The trial of James Todd Kessler in the disappearance and suspected murder of Claudine Gifford began Tuesday July, 28. Kessler was charged with First Degree Murder and Concealment of a Dead Body.
The majority of the first day was jury selection followed by opening statements. No witnesses were called to testify.
Though the charges were brought in Lancaster County, the trial is taking place in Spotsylvania County after a change of venue was approved due to the large amount of publicity and interest in Lancaster County.
The makeup of the jury including alternates is eleven women and three men from Spotsylvania County.
The jury and Judge Harry Taliaferro heard opening statements at 3:30 pm from Special Prosecuting Attorney Tony Spencer of Caroline County, who was assigned to this case because of his 2009 conviction of Lawrence Gaudenzi on a murder charge where no body was ever found.
Spencer said that over the course of this trial, which is expected to last at least four days, he will prove that Kessler murdered Gifford and disposed of her body in a manner in which she would never be found.
Spencer said that he would prove that there is no way Kessler’s story can be truthful through witness testimony, cell phone records/triangulation and direct evidence.
Spencer gave a two-hour long narrative of a roughly two-month relationship and claimed that in that time Kessler was abusive, controlling, jealous and out of control.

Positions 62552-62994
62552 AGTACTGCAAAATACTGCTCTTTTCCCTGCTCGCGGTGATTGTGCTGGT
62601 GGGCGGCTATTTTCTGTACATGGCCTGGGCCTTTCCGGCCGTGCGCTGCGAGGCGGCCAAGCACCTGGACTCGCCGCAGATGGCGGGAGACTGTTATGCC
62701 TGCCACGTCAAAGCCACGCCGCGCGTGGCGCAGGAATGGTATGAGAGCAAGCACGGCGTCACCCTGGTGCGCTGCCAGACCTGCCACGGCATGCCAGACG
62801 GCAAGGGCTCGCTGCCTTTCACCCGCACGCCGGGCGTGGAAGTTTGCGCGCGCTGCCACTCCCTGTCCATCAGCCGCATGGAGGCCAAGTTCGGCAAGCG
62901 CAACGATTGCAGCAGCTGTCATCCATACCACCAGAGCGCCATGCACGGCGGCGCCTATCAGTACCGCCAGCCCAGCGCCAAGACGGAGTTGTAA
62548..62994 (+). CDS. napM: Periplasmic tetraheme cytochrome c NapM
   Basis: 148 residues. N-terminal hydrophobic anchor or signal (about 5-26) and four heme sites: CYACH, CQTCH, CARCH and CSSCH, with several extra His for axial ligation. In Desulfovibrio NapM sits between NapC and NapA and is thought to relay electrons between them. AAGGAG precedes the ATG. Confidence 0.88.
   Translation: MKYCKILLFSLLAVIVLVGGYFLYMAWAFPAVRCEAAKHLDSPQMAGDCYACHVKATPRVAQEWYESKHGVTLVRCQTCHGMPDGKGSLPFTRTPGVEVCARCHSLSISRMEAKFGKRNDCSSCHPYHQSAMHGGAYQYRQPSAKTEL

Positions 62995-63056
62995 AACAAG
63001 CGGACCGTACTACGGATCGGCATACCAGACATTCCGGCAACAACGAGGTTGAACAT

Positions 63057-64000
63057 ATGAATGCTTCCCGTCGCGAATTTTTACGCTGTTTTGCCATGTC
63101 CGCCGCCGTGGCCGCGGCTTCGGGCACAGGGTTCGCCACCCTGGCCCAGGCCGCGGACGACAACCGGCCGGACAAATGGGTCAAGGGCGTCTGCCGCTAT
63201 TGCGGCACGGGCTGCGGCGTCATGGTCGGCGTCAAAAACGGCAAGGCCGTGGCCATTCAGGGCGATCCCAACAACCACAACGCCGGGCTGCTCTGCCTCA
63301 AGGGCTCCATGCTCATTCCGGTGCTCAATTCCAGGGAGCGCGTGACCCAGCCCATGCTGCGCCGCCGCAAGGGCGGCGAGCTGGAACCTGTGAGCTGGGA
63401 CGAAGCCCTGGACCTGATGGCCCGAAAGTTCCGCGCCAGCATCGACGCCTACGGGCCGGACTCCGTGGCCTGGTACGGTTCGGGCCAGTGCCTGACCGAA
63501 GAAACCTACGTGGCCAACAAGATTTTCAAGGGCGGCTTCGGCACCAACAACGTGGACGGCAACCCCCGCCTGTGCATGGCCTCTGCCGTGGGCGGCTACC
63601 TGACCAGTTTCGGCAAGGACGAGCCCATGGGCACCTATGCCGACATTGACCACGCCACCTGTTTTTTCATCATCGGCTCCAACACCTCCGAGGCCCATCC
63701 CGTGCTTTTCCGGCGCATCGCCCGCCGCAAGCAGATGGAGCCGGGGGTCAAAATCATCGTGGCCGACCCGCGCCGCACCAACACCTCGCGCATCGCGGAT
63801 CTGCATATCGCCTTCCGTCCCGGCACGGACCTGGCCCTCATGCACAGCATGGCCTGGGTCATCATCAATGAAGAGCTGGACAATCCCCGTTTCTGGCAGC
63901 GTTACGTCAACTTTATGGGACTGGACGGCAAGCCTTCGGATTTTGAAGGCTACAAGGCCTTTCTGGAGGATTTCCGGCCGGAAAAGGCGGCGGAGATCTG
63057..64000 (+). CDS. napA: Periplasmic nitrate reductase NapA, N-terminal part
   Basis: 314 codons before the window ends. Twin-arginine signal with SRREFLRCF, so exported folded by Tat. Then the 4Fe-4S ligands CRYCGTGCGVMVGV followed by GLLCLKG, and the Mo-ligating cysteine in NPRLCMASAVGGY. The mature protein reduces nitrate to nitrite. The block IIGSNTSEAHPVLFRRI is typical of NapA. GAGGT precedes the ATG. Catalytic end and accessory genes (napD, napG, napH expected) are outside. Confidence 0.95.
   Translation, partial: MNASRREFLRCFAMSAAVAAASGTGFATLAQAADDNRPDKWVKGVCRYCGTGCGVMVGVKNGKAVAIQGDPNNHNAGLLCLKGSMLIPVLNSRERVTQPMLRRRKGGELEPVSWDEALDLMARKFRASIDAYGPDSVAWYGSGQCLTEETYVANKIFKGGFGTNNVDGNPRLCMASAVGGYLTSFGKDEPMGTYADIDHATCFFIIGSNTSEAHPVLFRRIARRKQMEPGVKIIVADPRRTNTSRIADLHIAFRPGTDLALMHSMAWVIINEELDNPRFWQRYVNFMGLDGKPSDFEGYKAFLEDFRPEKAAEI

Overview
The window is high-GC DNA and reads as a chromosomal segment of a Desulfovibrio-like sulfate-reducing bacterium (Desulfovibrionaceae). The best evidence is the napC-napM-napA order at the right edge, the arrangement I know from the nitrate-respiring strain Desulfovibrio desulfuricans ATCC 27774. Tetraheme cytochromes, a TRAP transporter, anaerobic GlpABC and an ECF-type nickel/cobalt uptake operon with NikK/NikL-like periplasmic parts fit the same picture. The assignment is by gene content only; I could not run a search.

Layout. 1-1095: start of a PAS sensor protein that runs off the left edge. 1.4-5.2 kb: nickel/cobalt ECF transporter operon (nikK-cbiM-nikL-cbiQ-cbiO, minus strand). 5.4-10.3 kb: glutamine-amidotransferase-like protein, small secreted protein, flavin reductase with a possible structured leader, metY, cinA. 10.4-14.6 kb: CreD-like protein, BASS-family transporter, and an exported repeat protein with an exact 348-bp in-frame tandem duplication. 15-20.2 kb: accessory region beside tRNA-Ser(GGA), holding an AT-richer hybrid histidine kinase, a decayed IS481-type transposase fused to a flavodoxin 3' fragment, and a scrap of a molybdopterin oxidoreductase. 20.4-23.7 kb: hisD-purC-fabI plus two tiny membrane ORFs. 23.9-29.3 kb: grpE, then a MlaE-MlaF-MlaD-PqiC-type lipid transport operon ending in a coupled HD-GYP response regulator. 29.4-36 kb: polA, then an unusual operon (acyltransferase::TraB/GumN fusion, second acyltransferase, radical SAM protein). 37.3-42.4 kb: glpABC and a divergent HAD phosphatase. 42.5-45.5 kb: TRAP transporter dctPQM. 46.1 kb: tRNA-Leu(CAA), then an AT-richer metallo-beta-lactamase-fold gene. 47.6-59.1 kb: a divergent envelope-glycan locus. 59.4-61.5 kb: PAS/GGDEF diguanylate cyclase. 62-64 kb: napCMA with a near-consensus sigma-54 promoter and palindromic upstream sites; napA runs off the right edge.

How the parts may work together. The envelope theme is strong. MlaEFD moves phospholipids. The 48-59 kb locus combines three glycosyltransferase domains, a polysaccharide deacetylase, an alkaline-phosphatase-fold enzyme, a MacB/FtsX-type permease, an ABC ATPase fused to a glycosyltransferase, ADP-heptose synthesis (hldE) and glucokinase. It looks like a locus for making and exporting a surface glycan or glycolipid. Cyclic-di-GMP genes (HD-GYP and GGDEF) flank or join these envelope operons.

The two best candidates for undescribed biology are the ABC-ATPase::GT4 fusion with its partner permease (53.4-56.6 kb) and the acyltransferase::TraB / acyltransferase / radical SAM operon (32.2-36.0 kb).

The prosecution’s narrative ends with the theory that Gifford was dumped out of a boat in her own suitcase filled with crushed cinder block, Spencer explained. The prosecution said that there was motive because Kessler had read a text message Gifford’s daughter had sent to her from Florida asking her “when she was coming down because she thought she just went there to get her stuff,” according to Spencer.
Spencer said that there is a witness that will testify that Kessler said, “She was playing me.”
In his opening statement, defense counsel Craig Cooley said that the prosecution made many leaps and assumptions in selling their theories to the jury.
Cooley, who has previously defended D.C. sniper Lee Boyd Malvo. said that the prosecution’s theory that Kessler must have choked and beat Gifford to death was absurd.
“There is no evidence to support that at all. It’s guesswork. It sounds good in the story. It’s compelling. But there’s no evidence.”
Cooley said that to prove first-degree murder the prosecution must prove three things: that there was a murder, that the murder was committed with malice and that the murder was premeditated.
Cooley said that there is no way to prove any of these things.
“She may still be alive for all we know,” Cooley said. “Maybe walking around in Texas or Richmond. We just don’t know.”
Cooley finished by saying that there are too many other possibilities to entertain the idea that Kessler, a man who loved her and she loved him, is the murderer.
The trial was set to resume Wednesday morning at 9 a.m. and is scheduled to last through the week.